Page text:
Polar Bear as Canadian Emblem rather than Beaver...

Duke Redbird, my Elder Ojibway friend, called me this morning and asked if heard about the Beaver news. Senator Nicole Eaton desires to remove the Beaver as the emblem and rightly so.

The First Nations do not care for the buck-tooth water-rodents that build dams and prevent free flowing waters. They create stagnant ponds and some creatures die.

From my point of view and experience: the hateful rats cut down old willow trees on my family's compound, and twenty or thirty Birch trees.

Yet foolish people called them dexterous and made them into an emblem. A shame.

A polar bear would be much better. It would show independence and strength.

The Americans have the Eagle, the British the Lion or, perhaps, Bulldog, because of Winston. Whereas, we have the buck-tooth water-rat. I stopped buying anything from Bell Canada when they had those two beavers in commercials.

Polar bear should replace beaver as Canadian national emblem: Senator Nicole Eaton

Duke Redbird Poem - YouTube

Generally, farmers despise beavers on their properties. As industrious as they are the rodents are also destructive.

Damning the beaver — Tamsin McMahon, National Post

The Canadian beaver, unwittingly dragged into a fight to retain its place as the symbol of national pride, has a new enemy.

Last week, Senator Nicole Eaton called on the government to retire the beaver as Canada's national emblem, arguing the polar bear was a more appropriate image than a "dentally defective rat."

Now a group of nearly 100 Ottawa-area farmers has declared war on the beaver, whose population has exploded with the decline of trapping, leaving the critters to build dozens of dams that have destroyed trees, flooded farmland and are threatening farmers' wells, septic systems and roads.

"The beaver was the national symbol because of its value and because of the fur trade and the fact that it is a very industrious and hardworking creature," said farmer John Woodfine. "If left unchecked, it's just like anything else. It will just go right off the map and the water will come onto the map and that's what's happened here."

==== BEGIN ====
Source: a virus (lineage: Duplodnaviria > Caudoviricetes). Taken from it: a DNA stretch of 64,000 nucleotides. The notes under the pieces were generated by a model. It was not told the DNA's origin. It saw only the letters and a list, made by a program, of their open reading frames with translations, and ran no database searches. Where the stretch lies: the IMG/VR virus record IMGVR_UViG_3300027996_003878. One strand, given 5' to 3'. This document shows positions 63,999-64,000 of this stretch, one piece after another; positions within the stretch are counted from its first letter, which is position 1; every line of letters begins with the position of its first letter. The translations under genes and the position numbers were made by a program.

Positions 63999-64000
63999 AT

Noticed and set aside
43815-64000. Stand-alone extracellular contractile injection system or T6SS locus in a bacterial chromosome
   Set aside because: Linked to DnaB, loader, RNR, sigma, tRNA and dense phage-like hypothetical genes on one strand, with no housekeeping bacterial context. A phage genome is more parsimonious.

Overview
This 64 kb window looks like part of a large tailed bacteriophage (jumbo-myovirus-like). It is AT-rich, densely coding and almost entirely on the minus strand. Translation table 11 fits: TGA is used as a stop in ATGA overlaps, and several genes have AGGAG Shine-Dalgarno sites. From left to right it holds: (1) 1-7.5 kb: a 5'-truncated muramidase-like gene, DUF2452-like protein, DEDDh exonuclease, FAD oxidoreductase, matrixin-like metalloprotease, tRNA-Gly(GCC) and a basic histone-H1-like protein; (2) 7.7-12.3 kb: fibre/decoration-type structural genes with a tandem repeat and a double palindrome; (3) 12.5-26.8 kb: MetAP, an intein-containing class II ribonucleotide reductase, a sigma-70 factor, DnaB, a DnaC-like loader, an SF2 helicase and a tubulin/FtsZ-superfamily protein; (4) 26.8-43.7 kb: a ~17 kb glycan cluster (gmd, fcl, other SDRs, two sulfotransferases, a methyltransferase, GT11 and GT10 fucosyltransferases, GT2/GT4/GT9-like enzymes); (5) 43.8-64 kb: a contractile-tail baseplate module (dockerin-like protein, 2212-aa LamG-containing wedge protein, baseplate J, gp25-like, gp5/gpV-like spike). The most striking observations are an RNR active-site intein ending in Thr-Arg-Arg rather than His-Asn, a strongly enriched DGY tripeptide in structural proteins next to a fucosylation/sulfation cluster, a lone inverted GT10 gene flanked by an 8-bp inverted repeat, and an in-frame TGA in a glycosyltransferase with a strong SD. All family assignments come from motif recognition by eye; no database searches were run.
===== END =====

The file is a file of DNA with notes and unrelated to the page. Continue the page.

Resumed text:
Mr. Woodfine has lost more than half his 57-acre sheep farm south of Ottawa to flooding caused by dozens of beaver dams along a 13kilometre stretch of the Kemptville Creek.

For his neighbour, Horace Roxborough, the issue finally came to a head last fall when a delivery truck got stuck in the mud near his barn and had to be pulled out with a tow truck.

"The fact is, over the past 30 years this area has slowly become a swamp, and it's directly attributed to the pesky little beavers," he said.

The farmers, along with local municipalities and the conservation authority, have pooled $5,000 to hire a lone trapper to breach the dams and trap beavers. But Mr. Roxborough said it's a losing battle.

"The only way to do it is to really annihilate these dams because they'll have it patched up again the next day," he said. "It's a war. It's really a war."

As an indication of how far the beaver has fallen since the days when its silken fur lured European traders to North America, trappers now earn five times as much to kill the animals for pest control than they do selling their fur.

The global market for beavers "is soft right now," said Bill Davies, president of the Canadian National Trappers Alliance. Beavers command as much as $125 apiece if killed as a pest, but as little as $20 at a fur auction. Trappers can capture only about four or five beavers a day and each one takes 90 minutes to skin and dry. Coupled with rising fuel costs, along with government royalties and auction fees, and beavers are no longer worth the trouble.

Sharon Brown, a biologist with advocacy organization Beavers: Wetlands & Wildlife, said the rodent is misunderstood. Beaver dams create wetlands, one of the most efficient ecosystems in North America when it comes to filtering carbon emissions, silt and pesticides, and supporting diverse wildlife such as fish, deer and waterfowl.